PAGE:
Then we graduate, pass the boards and get treated poorly each day on the floor. You just shrug and get used to it after awhile but it sure takes its toll in the long run.
Oct 27, '12I work in a long-term/rehab facility and I can think of many instances where nurses were threatened, bit, hit,verbally abused, disrespected etc....and what did management do? Not a thing for nurses. Coddled the patient and/or family members. We get no backing at all and it stinks! Some wrote that all management cares about are the "patient satisfaction surveys" and I have to agree. We've also been told that "so and so is a private pay" meaning they get the big bucks for those pts...so keep them happy and satisfied. What a joke. Where else workers would be treated like this, i don't know? It seems that the more loud and bossy patients and/or family members get, the more they are given special treatment. Sick of it, but no matter how many meeting we have, management simply put does not support us nurses. We keep saying that it's goin to take on of us getting physically hurt for something to be done.
Oct 27, '12In REtroSPECT,
I was a nurse for 15 years in every department except surgery, and I can tell you there were times not only was I spat on, hit, kicked, cursed and slapped..verbal threats of "I'll have your license!" over the years.
Telling you I was not only a good nurse, but a patient and kind nurse, wouldn't matter, because of the nature of our business, is usually at a time when families are upset, angry (at the illness or sometimes fear of a possible loss of a family member), Just rumors about how the Hospital may have handled a patient/patients before, especially in a small community.. things can blow up quickly.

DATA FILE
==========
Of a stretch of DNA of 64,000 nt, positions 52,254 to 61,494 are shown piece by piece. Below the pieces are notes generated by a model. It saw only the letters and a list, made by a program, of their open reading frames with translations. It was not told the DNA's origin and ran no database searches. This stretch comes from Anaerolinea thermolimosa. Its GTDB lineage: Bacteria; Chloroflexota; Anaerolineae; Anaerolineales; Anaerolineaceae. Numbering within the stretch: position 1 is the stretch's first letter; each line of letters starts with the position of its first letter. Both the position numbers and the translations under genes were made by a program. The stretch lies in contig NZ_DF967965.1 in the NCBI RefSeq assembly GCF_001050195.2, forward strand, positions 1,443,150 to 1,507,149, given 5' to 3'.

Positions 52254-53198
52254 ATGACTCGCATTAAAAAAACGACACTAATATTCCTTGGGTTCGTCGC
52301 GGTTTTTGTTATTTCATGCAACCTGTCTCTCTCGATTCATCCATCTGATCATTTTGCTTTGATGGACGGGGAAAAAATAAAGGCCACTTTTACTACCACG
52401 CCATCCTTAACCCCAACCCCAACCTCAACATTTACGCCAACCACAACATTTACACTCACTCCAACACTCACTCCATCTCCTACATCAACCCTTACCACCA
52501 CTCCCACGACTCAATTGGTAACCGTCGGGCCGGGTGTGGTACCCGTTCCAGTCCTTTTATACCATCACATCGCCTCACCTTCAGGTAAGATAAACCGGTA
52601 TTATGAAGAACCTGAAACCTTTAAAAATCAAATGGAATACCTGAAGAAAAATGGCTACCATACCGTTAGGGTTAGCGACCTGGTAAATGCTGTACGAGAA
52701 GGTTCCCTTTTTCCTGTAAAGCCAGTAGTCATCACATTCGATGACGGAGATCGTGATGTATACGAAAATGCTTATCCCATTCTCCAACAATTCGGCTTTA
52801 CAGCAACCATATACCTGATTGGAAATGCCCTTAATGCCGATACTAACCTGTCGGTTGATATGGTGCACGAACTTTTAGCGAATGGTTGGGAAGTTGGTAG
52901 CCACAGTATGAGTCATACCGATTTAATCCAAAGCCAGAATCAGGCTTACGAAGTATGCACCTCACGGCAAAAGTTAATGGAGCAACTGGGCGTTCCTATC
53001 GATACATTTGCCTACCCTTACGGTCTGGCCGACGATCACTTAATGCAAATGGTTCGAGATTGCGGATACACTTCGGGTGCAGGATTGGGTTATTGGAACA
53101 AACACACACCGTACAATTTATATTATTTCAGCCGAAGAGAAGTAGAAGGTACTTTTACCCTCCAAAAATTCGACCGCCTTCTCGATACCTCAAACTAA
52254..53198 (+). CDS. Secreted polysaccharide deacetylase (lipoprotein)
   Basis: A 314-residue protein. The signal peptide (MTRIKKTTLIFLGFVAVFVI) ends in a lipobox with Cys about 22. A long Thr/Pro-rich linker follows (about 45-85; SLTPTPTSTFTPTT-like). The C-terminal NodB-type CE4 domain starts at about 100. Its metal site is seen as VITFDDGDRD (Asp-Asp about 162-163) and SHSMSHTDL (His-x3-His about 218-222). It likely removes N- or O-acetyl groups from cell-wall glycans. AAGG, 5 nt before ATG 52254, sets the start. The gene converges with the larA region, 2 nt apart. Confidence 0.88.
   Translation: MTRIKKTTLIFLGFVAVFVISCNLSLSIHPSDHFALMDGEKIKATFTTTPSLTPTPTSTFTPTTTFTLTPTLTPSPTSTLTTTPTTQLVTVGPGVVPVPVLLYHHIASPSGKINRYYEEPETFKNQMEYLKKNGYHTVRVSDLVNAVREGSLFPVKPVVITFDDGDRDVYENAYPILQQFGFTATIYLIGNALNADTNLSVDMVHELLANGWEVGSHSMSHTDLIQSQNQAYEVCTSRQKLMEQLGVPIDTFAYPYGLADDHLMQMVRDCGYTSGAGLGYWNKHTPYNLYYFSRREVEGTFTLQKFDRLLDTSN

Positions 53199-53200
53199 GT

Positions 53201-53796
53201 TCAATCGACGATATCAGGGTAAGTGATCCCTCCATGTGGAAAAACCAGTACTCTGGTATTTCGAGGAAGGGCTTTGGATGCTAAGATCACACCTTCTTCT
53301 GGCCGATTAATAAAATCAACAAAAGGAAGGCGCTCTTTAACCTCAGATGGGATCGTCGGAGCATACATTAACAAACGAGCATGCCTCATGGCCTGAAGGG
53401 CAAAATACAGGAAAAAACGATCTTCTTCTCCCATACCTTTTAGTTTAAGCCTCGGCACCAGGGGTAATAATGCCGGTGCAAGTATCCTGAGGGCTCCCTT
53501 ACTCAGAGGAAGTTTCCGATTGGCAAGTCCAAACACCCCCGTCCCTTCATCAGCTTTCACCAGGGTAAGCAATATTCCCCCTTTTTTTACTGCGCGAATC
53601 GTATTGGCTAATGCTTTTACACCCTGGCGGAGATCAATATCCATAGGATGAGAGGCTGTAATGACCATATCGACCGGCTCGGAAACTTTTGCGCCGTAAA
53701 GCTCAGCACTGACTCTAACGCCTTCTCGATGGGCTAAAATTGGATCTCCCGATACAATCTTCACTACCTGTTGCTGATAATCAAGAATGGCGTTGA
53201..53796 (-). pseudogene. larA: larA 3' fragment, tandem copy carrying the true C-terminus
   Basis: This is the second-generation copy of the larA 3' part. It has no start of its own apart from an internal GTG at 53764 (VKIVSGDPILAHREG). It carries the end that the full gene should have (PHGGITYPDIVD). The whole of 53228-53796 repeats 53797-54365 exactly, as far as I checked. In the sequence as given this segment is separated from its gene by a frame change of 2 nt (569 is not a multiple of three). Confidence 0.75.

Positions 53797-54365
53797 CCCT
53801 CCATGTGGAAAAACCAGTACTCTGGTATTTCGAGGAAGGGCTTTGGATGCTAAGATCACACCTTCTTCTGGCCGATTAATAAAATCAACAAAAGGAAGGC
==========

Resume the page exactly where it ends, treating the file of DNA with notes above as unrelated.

Usually they just didn't want their loved one brought to the hospital that the ambulance was required to take the patient too, ( especially if the patient was critical.)
As for the hitting slapping and spitting, that came from patients themselves, and NO not all of them were senile nor crazy,..just mean and could get away with it because no one in management or otherwise would stand to back us up. NO ONE> Get that..you are on your own sadly.
If I were to go back, and choose again, no I wouldn't have been a nurse, but I cherrish the years I did serve as a nurse because there were far more good than bad, but my body is now paying for it,..all the lifting, on your feet 12 hours at a time, all the lack of sleep from crazy shifts and changes,..no it isn't worth it now..with Rheumatoid Arthritis, Chronic fatigue, CHF< a Pacemaker,..now I am the patient. RESPECT wasn't common, so I give extra effort to show my nurses what I rarely had..RESPECT~